In some ways, it feels like the future of retail has arrived. Shoppers today can make purchases in virtual reality, check out in stores without the help of cashiers and even receive personalized recommendations via text. However, looking beyond the exciting technology, customers still yearn for authentic, meaningful, shopping experiences.
Olapic’s Amy Aylward, Senior Director of Product Marketing, hosted a panel on the future of retail at Youth Marketing Strategy San Francisco to discuss the role and influence of consumers, authenticity, and technology in the retail landscape.
The panel featured a diverse group, which inspired interesting conversations.
- Jennie Yoon, Chief Business Development Officer, Casetify
- Laura Choi, Founder, Par en Par
- Stacy Carpenter, Director of Customer Experience, TOMS
- Malcolm Scovil, Head of Marketing, Tophatter
TODAY’S RETAIL EXPERIENCES ARE TECH-DRIVEN, BUT CUSTOMER PSYCHOLOGY HASN’T CHANGED.
When asked, “How has retail changed?” Stacy Carpenter of TOMS aptly responded, “How has it not changed?” TOMS was one of the first brands born of the social revolution, and has been fortunate to mature alongside a highly engaged audience on social media. When it comes to marketing, it has been crucial to leverage their customers, as Stacy explained, “the biggest change has been going from brand-focused marketing to customer-focused marketing.”
Laura Choi, founder of Par en Par, echoed that same idea. “The conversation with retailers and consumers used to be binary. Today there are so many more touchpoints to consider: social media, word of mouth, Instagram feeds, that’s where customers are now.”
While technology has afforded shoppers new touchpoints to shop faster and more efficiently, Jennie Yoon of Casetify believes the psychology behind shopping is still the same. “There’s more technology and better storytelling with retail today, but the touchpoints are changing more than shoppers’ behavior.”
For Malcolm Scovil of Tophatter, a live auction site where every product sells within 90 seconds, efficiency is a huge driver for their customers. “Instant gratification and snackability are what our customers want.”
A theme that bubbled up in many sessions throughout the day at YMS SF was that authenticity and user-generated content are key for Gen Zs and Millennials.
TOMS is lucky to have an audience that creates content organically without being asked to. As Stacy highlighted, “A huge part of our success is authenticity! Customers purchase because of the gift factor.”
TOMS is sure to make customers a big part of their marketing strategy, leveraging user-generated content while highlighting two customers, “We celebrate by promoting the customer who buys [a pair of shoes] and the customer who receives the gift.”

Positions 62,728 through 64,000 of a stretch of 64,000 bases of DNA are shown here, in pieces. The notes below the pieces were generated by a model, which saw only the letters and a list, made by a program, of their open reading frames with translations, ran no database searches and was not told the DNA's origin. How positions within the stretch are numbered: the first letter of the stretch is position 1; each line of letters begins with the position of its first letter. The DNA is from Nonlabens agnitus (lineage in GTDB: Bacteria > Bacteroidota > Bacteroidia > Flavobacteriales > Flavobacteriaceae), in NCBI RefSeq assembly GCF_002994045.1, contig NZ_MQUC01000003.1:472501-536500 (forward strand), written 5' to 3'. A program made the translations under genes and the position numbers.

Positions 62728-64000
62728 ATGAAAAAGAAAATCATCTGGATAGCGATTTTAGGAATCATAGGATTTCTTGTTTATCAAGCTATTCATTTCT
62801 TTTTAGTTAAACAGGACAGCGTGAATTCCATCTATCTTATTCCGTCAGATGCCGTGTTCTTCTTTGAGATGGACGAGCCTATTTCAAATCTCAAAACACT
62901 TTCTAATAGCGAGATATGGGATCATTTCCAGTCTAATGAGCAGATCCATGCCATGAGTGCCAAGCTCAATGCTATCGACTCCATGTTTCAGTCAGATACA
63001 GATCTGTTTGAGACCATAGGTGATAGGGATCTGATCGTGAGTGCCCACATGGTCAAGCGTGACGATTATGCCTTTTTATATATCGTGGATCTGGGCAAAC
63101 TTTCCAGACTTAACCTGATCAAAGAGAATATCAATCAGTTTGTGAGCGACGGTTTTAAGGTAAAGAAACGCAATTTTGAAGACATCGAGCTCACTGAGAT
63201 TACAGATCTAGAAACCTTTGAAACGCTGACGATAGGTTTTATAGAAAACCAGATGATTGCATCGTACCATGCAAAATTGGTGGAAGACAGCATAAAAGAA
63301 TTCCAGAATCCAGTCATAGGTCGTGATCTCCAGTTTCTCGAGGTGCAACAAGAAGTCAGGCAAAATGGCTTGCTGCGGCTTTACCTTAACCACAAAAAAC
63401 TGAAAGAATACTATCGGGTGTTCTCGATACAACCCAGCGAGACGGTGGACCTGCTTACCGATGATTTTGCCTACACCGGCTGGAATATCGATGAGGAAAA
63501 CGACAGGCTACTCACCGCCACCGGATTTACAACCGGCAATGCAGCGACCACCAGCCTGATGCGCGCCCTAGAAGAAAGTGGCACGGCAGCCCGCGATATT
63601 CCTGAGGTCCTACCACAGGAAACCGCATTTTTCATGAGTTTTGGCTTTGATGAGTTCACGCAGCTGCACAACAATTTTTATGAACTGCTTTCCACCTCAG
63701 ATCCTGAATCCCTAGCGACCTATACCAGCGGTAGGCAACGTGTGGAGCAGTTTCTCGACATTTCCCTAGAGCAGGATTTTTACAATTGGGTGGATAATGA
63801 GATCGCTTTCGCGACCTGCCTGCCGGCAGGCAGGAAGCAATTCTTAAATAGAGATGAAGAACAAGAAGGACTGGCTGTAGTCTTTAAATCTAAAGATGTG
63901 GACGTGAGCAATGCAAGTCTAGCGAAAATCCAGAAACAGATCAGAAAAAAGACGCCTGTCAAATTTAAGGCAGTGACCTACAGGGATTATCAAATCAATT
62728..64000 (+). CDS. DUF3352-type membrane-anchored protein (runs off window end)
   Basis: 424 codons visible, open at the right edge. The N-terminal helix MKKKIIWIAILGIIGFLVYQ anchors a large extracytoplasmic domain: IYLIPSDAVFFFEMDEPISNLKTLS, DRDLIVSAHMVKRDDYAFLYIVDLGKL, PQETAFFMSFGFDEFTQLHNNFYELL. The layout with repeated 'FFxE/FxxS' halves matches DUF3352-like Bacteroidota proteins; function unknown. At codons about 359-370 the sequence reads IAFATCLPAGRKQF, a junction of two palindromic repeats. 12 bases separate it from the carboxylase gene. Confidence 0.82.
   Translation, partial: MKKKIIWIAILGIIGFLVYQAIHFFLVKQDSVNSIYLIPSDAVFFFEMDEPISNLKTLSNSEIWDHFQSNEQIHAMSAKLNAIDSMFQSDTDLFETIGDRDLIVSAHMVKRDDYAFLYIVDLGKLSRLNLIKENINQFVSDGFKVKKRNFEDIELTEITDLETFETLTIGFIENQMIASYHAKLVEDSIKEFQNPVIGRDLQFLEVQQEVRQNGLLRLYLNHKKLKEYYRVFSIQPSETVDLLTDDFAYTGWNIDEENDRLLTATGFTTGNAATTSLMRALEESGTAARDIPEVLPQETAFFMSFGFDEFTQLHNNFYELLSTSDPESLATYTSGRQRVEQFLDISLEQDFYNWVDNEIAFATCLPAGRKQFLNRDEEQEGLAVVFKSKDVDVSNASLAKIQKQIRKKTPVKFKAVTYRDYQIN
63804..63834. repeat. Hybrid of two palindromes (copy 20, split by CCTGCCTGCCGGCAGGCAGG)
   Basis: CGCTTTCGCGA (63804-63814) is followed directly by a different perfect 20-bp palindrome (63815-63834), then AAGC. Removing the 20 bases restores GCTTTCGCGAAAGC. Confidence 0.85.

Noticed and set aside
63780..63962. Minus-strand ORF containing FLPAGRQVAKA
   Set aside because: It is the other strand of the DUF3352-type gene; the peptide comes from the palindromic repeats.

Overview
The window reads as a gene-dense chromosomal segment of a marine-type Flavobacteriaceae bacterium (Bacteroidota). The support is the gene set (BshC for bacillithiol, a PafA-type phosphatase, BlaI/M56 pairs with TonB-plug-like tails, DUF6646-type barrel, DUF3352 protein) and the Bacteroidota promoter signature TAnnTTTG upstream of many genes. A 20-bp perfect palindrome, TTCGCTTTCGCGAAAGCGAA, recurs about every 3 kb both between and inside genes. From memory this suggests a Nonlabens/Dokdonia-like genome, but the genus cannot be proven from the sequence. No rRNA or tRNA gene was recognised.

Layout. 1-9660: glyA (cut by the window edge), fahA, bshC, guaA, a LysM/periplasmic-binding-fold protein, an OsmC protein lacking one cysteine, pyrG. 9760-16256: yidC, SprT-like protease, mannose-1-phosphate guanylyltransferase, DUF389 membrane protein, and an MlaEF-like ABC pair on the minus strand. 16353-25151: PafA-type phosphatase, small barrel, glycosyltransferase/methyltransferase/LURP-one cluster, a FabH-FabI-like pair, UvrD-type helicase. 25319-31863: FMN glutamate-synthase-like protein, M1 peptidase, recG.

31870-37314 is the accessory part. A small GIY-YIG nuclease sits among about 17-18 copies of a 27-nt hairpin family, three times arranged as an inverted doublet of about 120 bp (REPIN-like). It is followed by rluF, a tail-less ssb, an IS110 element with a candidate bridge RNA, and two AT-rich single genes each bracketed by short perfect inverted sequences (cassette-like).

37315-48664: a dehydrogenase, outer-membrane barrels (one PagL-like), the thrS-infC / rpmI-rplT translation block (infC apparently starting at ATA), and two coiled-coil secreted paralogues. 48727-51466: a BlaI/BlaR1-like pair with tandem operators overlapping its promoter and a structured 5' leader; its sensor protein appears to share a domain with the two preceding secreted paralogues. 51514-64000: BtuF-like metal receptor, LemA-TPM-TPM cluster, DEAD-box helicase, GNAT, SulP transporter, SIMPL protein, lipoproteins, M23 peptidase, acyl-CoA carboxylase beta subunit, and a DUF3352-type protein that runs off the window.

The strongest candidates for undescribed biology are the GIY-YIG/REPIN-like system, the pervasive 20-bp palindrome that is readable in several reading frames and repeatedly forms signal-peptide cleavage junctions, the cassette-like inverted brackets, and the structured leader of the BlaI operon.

While not every brand has a 1-for-1 model, authenticity manifests in other ways. Malcolm Scovil said, “When I first joined Tophatter, I thought to myself, ‘are we just selling smart watches and jewelry?’ But I quickly found through customer research that most people use Tophatter to buy gifts for their friends and family – affordably. We are helping millions of people have fun and give. I find a lot of inspiration in that.”
Recently Tophatter ran a campaign where they asked customers to share why they love Tophatter, and put the winning response on a billboard with a photo of the customer. “It was a way to highlight our customers and make them a part of the conversation.”
Laura Choi of Par en Par learned during her time at Warby Parker that customers notice authenticity in every little detail. “Par en Par is about promoting balance. I am detail-oriented down to the packaging. When you have your own company, you own the voice to the customer – so the authentic presence starts with you.”
RETAIL BRANDS OF THE FUTURE EVOLVE WITH THEIR CUSTOMERS.
Another trend that came up in more than one session throughout YMS SF: youths are philanthropic and cause-driven, and they expect brands to have clearly defined missions.
Once you have your mission established, find existing communities to align with. Laura Choi of Par en Par said, “With fashion and travel, it should be a given that you’re doing good. We have advocates online, like EcoCult, who are passionate about sustainable fashion. It’s all about finding existing communities who care and leveraging those communities.”
TOMS has taken an innovative approach to storytelling and removed the blog from their site. Stacy Carpenter explained, “Customers were always asking: ‘do you really give?’ So, we built a custom content widget that leverages user-generated content to show what’s happening behind the scenes. We’re figuring out how to tell our story the right way.”
Casetify is also going through a transformation driven by their customers. Jennie Yoon explained, “We had to take a step back, look at Casetify and ask, ‘why does the world need another phone case company?’ We’re actually rebranding right now with a focus on more storytelling. Our mission and brand has evolved, in part driven by our customers.”
To learn more about how Olapic can help you build an authentic brand through visual marketing, feel free to explore the technology or reach out to us, here.